The NFL has reinstated Josh Gordon, on a conditional basis.
It’s something the New England Patriots were holding out hope for, since placing a $2 million restricted free-agent tender on him back in March, after Gordon was suspended indefinitely last December for once again violating the league’s substance-abuse policy.
Gordon missed the final two games of the regular season and playoffs. The Patriots won a Super Bowl without him. Still, they decided to hold onto Gordon. And commissioner Roger Goodell’s decision to reinstate him last weekend was maybe the reason why Bill Belichick chose not to cut ties with the 28-year-old wide receiver just yet.
From the outside, at least, there was some surprise as to how quickly the NFL decided to let Gordon play football again, considering he’s been suspended multiple times for the same offense. And it’s an offense that nobody should be taking lightly. Unless, of course, the league is starting to change their stance on that offense.
Everybody knows what Gordon’s return means to the Patriots. He’s a 6-foot-3 wideout with a 225-pound build that makes for a matchup nightmare for opposing defensive backs. Last season, in the 11 games he played with the Patriots before being suspended in December, Gordon made 40 catches for 720 yards and three touchdowns. The Pats held onto him for a reason. His impact and importance in New England’s offense — especially without the recently-retired Rob Gronkowski — is obvious.
But Gordon’s reinstatement could speak to an even larger issue, one that goes well beyond what the Patriots’ offense looks like in 2019.
Just last week, the NFLPA sent its players a “work-stoppage guide,” just in case of a strike or lockout after the 2020 season. The current CBA doesn’t expire until March of 2021, and while both sides reportedly don’t believe a work stoppage is likely, the Players’ Association decided to get its NFL players prepared for the worst-case scenario.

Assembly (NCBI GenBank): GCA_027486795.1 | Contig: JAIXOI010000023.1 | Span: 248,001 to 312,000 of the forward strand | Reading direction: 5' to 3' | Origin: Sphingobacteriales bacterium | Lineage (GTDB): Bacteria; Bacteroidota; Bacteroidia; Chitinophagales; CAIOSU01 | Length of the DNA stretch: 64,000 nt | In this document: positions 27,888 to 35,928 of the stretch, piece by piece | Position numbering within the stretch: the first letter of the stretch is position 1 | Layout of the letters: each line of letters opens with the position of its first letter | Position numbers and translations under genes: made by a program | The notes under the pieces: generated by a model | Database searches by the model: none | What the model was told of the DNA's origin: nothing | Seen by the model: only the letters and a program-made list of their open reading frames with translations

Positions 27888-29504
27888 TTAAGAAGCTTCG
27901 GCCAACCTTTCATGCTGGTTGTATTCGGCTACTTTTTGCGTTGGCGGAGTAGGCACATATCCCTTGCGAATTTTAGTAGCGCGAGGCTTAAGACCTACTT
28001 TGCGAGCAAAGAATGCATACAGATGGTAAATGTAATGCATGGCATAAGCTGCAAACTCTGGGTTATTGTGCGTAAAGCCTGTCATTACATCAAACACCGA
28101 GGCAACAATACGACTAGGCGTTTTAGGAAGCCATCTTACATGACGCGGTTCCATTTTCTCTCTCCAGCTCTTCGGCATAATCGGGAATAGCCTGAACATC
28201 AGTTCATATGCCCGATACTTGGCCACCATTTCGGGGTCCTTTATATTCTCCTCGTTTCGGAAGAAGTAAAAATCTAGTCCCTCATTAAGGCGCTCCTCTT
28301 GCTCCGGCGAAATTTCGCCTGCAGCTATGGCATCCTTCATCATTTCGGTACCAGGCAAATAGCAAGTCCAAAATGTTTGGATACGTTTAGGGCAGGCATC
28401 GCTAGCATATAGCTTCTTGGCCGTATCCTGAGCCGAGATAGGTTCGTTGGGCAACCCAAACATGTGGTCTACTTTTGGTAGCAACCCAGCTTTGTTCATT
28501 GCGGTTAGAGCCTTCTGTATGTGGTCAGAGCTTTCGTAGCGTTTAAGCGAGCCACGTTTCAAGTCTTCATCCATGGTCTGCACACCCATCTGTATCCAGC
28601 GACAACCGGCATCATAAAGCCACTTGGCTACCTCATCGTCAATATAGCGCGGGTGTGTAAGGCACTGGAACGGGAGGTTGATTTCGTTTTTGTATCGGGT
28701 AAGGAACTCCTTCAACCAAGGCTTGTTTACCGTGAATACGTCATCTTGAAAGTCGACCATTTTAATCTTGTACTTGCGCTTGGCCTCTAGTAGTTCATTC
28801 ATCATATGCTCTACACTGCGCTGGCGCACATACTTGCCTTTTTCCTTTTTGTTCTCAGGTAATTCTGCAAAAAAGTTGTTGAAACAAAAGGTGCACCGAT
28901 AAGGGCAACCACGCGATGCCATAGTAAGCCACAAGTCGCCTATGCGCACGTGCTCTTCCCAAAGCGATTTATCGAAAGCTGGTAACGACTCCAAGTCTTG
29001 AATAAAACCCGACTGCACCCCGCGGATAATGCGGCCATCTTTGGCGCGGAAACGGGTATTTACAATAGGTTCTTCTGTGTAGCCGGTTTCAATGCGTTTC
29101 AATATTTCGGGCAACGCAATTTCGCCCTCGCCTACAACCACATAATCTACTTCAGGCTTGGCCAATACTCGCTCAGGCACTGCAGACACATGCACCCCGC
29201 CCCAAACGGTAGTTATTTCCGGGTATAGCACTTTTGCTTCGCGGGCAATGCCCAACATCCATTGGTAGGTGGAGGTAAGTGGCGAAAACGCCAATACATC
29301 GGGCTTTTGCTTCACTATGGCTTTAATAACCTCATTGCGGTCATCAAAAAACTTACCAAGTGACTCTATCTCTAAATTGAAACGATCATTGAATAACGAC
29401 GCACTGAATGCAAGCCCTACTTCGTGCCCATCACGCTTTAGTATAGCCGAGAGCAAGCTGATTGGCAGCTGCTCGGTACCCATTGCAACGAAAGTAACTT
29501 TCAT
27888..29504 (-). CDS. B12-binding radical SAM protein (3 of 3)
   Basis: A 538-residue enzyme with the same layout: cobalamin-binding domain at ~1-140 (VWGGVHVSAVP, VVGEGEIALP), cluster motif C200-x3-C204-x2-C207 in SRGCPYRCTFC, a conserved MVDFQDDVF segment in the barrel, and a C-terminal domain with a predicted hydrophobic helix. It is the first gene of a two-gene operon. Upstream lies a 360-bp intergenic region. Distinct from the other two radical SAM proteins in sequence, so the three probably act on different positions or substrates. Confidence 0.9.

The guide, which was obtained by ESPN, is ridiculous. Don’t believe me? Here’s one piece of advice to a multi-million dollar athlete: “Try cooking at home instead of eating out as much.”
I’m not joking. That’s actually what it says.
Obvious stuff. What’s also obvious is that both the Owners and Players will continue to negotiate. And in those negotiations, the legalization of marijuana in certain states over the last couple of years will most certainly come up.
Back in May, the NFL and NFLPA agreed to a requirement that every team must appoint a “pain management specialist” and a “behavioral health team clinician” to its staff, which will coincide with the league’s attempt to work with the Players’ Association to study the benefits of marijuana use as a pain-management tool for the players.
Players no longer want to be punished for marijuana use, especially if it’s being used for medicinal purposes. And so, with the steps that the league is currently taking to study its benefits in a society that is more openly accepting of marijuana than ever before, it would seem that we’re getting closer to the day in which the NFL would no longer suspend a player for it.
Was Gordon’s suspension last season triggered by marijuana and only marijuana? It’s probably dangerous to speculate, however, the fact that the Patriots held onto him, and the fact that the league decided to reinstate him so soon after another violation of the substance-abuse policy, both sides are clearly admitting that whatever Gordon was doing last season, it wasn’t serious enough to make an example out of him.
Or perhaps Goodell and the Owners are actually making an example out of him. Maybe it’s a sign that the league is softening its stance on marijuana use, and Gordon is their example.
With a new CBA looming, allowing Gordon to play so soon, rather than put the hammer down on him, could be Goodell’s way of getting closer to allowing the use of marijuana in the NFL. Which also means Goodell will eventually want something in return.
It’s the only way Gordon’s early reinstatement makes sense.
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